The Arcane

The Arcane

by Andrew S. French

2 out of 5

Orphaned science nerd and maths prodigy Alice Valentine wants to ace her studies. She’s spent all her life struggling to make friends, passed between foster families and care homes, isolated and lonely. Losing herself in academia from an early age, she becomes the first sixteen-year-old at her local university. Her whole world changes, but nothing can prepare Alice for the night she’s attacked by a werewolf.

But even that isn’t as strange as discovering she has an identical twin sister, Cassie.

And Cassie kills werewolves. And all the other monsters Alice didn’t believe existed.

Alice and Cassie set off to discover what happened to their parents, a journey that takes them from northern England to the edge of the apocalypse, unsure if they will save the world or destroy it.

Alice makes it to university, and finds more than she could have dreamt. A sister she didn't know existed, and strange happenings that can't be paranormal.

I received a free copy in exchange for an honest review.

This follows the story of Alice - an orphan raised by the system. They notice how bright she is, and fast-track her to uni. Once there, she is attacked by a random guy with a hairy problem.
It turns out that she has a werewolf-killing doppelganger, Cassie.
The two of them have to work together to find out the truth of their lives, and who is trying to kill them.

Alice and Cassie go on a road trip around the UK, dealing with all manner of magic and monster.

I liked following Alice - a socially-awkward girl who has never had friends, and never relied on anyone but herself. Once she meets Cassie, there's the big mystery of why they look identical. Alice tries to remain impartial, but they can't help but connect. Their lives have been very different, but there are many similarities.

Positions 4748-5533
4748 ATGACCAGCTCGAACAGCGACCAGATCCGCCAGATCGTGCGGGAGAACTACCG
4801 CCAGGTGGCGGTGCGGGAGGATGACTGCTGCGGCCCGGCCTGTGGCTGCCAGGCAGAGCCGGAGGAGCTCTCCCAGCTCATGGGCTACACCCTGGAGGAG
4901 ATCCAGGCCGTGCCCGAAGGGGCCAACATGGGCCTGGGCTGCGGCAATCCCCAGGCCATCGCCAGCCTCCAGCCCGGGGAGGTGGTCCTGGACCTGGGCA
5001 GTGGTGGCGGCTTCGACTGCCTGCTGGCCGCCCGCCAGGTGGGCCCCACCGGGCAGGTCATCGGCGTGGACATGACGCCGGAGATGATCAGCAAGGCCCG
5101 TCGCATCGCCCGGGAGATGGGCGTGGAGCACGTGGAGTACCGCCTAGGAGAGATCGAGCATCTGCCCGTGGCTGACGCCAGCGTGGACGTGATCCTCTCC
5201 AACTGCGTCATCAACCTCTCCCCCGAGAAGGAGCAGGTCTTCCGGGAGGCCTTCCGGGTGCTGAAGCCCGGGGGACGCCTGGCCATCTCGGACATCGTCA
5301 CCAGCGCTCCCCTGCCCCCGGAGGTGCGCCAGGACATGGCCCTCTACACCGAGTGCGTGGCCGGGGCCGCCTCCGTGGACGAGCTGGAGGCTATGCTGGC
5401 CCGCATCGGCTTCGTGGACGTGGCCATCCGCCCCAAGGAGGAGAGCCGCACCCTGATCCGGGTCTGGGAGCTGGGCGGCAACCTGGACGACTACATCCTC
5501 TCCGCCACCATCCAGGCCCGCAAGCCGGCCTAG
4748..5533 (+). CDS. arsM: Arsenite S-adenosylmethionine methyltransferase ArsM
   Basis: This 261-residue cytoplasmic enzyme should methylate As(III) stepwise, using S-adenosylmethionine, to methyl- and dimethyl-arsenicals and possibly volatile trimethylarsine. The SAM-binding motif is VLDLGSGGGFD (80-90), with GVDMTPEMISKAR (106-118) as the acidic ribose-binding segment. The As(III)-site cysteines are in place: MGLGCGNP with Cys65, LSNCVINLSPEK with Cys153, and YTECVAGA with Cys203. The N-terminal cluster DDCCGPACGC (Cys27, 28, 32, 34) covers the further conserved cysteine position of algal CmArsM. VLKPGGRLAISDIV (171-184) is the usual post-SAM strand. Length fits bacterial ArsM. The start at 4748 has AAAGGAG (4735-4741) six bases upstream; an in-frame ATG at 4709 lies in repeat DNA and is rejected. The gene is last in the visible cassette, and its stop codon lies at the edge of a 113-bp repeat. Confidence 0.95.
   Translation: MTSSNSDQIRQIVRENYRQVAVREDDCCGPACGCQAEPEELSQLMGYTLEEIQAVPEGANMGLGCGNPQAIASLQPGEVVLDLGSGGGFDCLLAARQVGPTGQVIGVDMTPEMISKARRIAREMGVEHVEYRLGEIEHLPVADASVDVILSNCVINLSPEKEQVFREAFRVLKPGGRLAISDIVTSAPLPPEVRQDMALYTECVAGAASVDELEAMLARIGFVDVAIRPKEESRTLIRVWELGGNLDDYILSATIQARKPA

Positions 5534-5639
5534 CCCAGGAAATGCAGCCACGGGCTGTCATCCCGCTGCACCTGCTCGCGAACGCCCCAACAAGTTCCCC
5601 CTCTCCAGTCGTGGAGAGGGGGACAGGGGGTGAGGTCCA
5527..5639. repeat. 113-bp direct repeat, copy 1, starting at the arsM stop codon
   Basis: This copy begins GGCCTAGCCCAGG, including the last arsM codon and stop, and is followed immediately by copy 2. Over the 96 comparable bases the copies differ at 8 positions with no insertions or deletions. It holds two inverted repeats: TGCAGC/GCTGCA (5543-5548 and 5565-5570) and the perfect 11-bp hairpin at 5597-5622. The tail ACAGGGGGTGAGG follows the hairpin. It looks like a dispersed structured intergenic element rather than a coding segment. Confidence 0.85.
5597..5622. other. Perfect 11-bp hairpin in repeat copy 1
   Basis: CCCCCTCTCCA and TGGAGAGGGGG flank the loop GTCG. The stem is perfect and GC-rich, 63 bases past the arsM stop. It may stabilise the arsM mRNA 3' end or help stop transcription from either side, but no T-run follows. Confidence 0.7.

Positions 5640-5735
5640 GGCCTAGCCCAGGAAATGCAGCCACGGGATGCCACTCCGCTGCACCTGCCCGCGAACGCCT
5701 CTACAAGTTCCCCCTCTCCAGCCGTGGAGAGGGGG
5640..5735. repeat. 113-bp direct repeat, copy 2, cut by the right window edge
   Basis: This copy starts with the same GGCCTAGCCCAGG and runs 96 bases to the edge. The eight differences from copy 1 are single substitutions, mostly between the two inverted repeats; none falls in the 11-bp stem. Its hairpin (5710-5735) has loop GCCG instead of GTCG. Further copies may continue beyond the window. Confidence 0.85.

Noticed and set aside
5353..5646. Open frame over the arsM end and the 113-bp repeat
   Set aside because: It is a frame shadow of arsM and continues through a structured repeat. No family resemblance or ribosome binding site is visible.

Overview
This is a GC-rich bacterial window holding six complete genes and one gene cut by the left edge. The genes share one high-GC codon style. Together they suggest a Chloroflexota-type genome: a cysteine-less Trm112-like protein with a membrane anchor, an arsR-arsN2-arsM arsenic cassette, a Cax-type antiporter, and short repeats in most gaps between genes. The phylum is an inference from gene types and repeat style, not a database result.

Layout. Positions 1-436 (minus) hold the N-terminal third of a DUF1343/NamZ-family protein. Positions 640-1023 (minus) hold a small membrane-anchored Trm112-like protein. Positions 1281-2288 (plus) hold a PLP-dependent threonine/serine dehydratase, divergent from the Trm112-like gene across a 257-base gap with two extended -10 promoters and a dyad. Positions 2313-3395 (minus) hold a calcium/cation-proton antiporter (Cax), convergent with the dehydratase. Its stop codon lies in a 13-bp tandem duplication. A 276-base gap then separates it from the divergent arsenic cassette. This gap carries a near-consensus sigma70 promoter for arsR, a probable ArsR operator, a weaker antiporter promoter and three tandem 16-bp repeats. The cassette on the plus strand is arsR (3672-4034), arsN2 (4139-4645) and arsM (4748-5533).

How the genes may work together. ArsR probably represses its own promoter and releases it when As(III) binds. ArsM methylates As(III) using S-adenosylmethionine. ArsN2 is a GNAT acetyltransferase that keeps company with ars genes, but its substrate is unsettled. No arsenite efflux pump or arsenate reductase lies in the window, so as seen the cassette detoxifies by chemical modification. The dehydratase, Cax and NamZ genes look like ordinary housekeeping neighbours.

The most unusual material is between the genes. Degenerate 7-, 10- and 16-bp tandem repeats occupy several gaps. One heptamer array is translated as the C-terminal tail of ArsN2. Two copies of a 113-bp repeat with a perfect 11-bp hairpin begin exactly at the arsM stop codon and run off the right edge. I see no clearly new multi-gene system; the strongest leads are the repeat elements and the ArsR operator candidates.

I liked how Alice clung to her science-based beliefs, giving a realistic response to finding monsters in her life.

The not-so-good.
I found the story to have lumps of telling instead of showing. We're told about monsters. We're told about Cassie.
Sometimes it worked, but more often it came across as an unnatural info-dump.

I also thought that the plot was full of short stories instead of an overall arc. They have a mission, which they are completely focussed on until that mission is complete. This leads to the next mission.

I thought that the monsters they met weren't very monstrous, which was interesting and kept you guessing as to who the "bad guys" are. But I felt that the monsters all helped Alice and Cassie in an unbelievable manner. It just happened. And often gave them far more information than was realistic.

Overall, this was an interesting idea, but missed the mark for me.


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